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The Secret to Happiness is Service


Andy Rojas
– Healing Care Hospice Marketing Coordinator



The holidays are here and the seasons are changing, while these changes tend to spell out stress, we can find new ways to relieve the weight or animosity that comes with the holiday season. From resolutions, to perfect presents, to cooking the best dishes, we can get lost in all the calamity the holidays have to offer, but no holiday should promote stress and bring about debt to show someone you love them. Service can be an effective practice to show someone you care about them and this time of year is an occasion for service.

With busy schedules and full time obligations it can be hard to find time to do something selfless especially this time of year; but did you know that providing service to others can be beneficial? The benefits of service are enormous to you, your family, and your community as well. Volunteering your time, money, or energy to help others doesn’t just make the world better—it also makes you better. Studies indicate that the very act of giving back to the community boosts your happiness, health, and sense of well-being.

Service to others can manifest in many different ways, from volunteering at community churches to holding local food drives, to sponsorship of children in foster care for the holidays. The right amount can help you to reduce stress, find friends, reach out to the community, and learn new skills. Volunteering is a fun and easy way to explore your interests and passions. Doing volunteer work you find meaningful and interesting can be a relaxing, and an energizing escape from your day-to-day monotony. Volunteering also provides you with renewed creativity, motivation, and vision that can carry over into your personal and professional life. Volunteering can also alleviate loneliness and strengthens our social lives—factors that can significantly affect our long-term health.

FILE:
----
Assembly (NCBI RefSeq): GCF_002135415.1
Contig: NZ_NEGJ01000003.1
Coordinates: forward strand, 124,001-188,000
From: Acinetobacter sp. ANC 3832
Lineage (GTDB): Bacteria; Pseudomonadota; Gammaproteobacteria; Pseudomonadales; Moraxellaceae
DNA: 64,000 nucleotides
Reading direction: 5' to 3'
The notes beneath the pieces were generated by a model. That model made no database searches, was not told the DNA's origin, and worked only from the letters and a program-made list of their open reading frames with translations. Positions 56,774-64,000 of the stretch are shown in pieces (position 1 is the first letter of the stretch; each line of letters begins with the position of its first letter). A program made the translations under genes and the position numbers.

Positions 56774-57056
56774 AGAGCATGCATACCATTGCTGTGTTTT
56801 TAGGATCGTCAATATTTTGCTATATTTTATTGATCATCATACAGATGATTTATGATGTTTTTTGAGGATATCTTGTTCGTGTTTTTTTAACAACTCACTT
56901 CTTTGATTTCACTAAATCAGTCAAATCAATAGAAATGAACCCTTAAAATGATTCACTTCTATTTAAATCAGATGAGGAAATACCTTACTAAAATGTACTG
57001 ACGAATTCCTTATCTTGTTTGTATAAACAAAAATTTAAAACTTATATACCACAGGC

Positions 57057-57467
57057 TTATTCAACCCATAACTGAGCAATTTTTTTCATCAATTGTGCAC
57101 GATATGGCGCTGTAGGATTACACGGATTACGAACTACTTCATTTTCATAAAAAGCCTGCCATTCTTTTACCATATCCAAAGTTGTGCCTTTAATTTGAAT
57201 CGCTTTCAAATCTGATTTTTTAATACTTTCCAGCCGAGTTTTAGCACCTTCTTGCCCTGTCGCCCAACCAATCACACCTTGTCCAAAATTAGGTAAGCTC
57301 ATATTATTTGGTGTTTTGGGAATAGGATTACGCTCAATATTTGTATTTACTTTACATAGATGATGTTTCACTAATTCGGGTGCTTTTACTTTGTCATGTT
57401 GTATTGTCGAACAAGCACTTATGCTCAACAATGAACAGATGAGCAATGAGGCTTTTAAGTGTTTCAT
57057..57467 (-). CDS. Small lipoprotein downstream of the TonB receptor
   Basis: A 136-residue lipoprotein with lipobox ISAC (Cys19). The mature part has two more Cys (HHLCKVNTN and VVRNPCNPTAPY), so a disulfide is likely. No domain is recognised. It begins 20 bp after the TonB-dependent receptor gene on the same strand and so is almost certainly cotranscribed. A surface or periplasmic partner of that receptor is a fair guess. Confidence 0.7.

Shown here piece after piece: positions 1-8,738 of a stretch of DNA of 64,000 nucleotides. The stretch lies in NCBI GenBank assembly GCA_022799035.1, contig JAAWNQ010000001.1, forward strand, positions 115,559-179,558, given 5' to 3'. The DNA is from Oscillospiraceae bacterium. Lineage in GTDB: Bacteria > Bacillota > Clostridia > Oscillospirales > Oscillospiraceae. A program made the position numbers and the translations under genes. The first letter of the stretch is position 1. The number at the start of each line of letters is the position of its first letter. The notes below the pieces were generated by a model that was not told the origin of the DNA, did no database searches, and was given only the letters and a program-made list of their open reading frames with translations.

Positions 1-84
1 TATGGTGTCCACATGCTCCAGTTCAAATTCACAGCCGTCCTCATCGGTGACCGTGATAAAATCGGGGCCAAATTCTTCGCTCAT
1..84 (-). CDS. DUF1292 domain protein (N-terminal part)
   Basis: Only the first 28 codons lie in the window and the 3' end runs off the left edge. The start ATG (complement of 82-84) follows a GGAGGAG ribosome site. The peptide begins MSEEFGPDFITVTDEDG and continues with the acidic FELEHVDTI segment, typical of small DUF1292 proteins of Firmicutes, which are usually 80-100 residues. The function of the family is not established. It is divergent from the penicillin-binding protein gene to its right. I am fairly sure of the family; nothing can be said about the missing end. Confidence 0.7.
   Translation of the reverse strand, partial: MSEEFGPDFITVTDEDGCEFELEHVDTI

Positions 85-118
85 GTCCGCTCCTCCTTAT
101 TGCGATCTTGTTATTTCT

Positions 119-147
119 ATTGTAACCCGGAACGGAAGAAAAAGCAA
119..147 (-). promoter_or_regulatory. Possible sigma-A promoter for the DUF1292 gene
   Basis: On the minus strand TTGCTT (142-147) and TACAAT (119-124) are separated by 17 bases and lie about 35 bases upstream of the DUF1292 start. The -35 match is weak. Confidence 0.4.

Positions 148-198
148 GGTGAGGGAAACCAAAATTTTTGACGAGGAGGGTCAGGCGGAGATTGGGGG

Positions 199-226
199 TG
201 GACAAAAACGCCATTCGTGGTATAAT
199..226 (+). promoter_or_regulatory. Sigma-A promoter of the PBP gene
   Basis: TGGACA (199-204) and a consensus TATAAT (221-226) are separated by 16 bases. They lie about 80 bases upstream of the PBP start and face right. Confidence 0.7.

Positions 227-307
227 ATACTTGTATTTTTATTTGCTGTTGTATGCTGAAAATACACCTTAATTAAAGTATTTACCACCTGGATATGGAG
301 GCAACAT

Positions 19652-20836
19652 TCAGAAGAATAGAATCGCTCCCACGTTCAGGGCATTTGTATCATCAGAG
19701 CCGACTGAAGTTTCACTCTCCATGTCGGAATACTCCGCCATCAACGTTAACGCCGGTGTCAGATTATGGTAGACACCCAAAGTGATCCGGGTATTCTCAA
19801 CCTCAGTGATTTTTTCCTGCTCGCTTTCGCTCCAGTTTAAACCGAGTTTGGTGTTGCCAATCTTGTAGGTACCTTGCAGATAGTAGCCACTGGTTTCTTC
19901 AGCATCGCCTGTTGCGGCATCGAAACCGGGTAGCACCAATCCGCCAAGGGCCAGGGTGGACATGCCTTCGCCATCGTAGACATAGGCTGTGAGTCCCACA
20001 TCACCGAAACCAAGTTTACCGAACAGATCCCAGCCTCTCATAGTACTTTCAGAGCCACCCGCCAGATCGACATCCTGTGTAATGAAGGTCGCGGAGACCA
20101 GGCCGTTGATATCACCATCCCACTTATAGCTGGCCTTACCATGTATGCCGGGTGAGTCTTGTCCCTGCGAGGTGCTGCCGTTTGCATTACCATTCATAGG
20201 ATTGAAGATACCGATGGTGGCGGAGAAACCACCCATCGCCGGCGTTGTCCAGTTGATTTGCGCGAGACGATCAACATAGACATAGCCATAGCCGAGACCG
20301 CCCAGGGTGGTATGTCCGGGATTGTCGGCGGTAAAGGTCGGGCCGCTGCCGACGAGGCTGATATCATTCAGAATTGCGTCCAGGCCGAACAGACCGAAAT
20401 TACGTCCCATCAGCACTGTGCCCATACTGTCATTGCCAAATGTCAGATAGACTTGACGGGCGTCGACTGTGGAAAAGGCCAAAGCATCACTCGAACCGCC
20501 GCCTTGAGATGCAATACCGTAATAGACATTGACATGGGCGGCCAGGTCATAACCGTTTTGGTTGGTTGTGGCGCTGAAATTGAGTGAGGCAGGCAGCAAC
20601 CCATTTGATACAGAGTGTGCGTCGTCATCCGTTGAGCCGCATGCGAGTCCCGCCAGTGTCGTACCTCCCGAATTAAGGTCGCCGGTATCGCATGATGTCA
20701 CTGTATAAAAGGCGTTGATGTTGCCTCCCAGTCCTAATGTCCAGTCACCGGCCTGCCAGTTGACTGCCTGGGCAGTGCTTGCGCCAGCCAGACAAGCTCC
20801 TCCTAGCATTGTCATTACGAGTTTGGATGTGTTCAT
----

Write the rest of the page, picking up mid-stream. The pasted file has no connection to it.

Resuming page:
Preconceived notions suggest that service for others may encompass commitment that we don’t have the time for, but volunteering doesn’t have to take over your life to be beneficial. In fact, research shows that just two to three hours per week, or about 100 hours a year, can achieve the most benefits—to both you and your chosen cause. The important thing is to volunteer only the amount of time that feels comfortable to you.

Service to others also embodies a certain influence on people. When one person performs a good deed, it can cause a chain reaction of other charitable acts. One study found that people are more likely to perform acts of generosity after observing another do the same. This effect can ripple throughout the community, inspiring dozens of individuals to make a difference. So this season lets be selfless and make a difference in our community and our lives by providing service to others.

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